My superstar husband, the grace of God, and (almost) three years


I wrote earlier about a huge trial that my husband and I went through a few years ago. In point of fact – it’s been almost – key word: almost – three years since the beginning of the year that changed my life.

It was a journey of faith unlike anything I had thought I would ever face, and I was totally unprepared for it. Looking back, I still can’t believe that we came through it, by the grace of God, so well. Even that I came through it sanely!

It began on a Monday in December, and – well, I guess it hasn’t really ended quite yet. I was working – I still remember the session I was in – and Pete called our “emergency signal” – ringing my phone twice in a row. He was in the hospital and they said his problem was either his gallbladder or his pancreas. I was naïve enough at the time that I thought the pancreas problem would probably be the easier of the two! What followed was a two/three week span in which a surgeon inserted a bile tube, and eventually took his gall bladder out without checking his pancreas. Big mistake.

On December 23, a day that will live in infamy in the Gigliotti household, said surgeon, white-faced, broke the news to our family that Pete had developed necrotizing pancreatitis and the survival rate was less than 40%. A harrowing race to Penn State Milton S. Hershey Medical Center ensued in the icy conditions that made helicopter travel unsafe. In the Surgical ICU, we were told that there was also a blood clot right behind his pancreas that might cause some trouble of its own. The situation looked grim. So much so, in fact, that, at 10 p.m., when we finally left the hospital and went to a much-delayed dinner at Pizza Hut, I was shaking so badly I had a hard time even eating my pizza.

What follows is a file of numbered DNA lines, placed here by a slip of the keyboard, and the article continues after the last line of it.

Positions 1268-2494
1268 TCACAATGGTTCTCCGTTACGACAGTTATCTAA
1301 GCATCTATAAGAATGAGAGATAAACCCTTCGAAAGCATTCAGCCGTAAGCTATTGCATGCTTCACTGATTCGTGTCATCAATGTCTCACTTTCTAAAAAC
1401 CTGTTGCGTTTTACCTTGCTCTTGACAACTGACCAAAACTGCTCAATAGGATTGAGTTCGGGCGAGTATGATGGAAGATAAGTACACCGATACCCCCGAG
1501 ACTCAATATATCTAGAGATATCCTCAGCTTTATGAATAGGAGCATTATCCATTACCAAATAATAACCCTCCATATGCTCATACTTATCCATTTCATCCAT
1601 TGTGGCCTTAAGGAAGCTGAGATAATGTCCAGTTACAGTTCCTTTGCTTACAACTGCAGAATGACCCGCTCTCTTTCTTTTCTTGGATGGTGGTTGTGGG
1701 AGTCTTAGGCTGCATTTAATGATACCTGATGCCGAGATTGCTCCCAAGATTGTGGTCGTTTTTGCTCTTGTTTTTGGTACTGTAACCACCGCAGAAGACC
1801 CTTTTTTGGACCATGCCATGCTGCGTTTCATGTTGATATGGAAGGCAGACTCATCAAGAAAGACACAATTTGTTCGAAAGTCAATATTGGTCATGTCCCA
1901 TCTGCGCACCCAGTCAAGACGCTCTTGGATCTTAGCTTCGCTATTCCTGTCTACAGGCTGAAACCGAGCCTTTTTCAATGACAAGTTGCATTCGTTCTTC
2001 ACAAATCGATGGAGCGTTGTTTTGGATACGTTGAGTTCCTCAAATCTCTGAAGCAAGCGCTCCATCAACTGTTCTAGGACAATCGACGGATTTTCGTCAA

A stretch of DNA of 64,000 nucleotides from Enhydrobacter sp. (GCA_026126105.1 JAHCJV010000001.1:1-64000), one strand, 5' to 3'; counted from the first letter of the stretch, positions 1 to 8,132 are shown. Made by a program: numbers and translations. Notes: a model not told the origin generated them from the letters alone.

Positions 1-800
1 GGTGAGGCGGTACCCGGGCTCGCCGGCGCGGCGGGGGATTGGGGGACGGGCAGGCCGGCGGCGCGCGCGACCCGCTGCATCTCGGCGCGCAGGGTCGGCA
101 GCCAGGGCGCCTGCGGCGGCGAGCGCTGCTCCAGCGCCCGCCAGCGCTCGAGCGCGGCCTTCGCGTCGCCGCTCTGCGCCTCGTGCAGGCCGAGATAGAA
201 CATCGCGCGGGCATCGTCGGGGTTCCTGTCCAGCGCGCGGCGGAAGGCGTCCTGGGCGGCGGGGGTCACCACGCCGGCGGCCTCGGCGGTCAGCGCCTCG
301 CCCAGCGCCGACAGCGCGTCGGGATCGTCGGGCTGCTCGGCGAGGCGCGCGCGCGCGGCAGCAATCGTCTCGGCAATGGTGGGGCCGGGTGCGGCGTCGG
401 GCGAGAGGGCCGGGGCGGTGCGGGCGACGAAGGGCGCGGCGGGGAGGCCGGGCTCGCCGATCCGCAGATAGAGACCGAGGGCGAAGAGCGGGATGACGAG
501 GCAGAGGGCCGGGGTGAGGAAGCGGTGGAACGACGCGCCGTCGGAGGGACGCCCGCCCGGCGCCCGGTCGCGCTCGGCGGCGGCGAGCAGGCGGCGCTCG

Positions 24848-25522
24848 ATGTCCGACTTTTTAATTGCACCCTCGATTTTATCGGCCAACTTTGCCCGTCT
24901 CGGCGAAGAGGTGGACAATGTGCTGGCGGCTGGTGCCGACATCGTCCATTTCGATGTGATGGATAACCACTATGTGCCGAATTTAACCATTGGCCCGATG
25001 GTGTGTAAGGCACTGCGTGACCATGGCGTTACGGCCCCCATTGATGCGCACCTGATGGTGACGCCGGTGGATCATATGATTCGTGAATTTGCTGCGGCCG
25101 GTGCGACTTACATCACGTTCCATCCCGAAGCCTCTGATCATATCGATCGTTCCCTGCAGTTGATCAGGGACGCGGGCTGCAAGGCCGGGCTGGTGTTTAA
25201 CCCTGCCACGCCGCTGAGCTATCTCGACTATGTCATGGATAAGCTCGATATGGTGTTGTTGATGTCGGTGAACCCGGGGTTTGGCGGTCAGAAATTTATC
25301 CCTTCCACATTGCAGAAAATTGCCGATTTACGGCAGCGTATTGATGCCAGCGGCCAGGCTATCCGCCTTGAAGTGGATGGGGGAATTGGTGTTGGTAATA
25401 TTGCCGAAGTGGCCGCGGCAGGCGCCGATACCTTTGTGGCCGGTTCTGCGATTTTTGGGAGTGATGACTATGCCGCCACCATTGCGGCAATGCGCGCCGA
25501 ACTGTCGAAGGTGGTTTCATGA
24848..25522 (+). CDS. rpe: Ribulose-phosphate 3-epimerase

That night and for many nights to come I slept with my phone in my hand.

It was a LONG journey. A very long one, fraught with lots of desperate days. Pete was in the hospital initially for about 10 days, came home for two, and went back for three months, came home for one week, and went back for a week. Many of those days were in one ICU or another at Hershey. Most of those days were desperate ones for me. I can’t describe – and don’t honestly want to remember – what that time was like. I know I felt scared, desperate, powerless, powerful, hopeful, depressed, loving, unloved, supported …. And so very much more.

Pretty early on, against Pete’s wishes, I made our journey public because I wanted as much prayer support as it was possible to get. That eventually evolved into an online Facebook “blog” that I updated every night. Many, many days, while Pete slept in his hospital bed and I sat and prayed – played Criminal Case – answered email – stressed – the comments from folks near and far were what sustained me and gave me hope. In the end, Pete was prayed for in almost every state, many of the prisons in PA, and a number of foreign nations. Prayers went up literally around the world for his health and my endurance.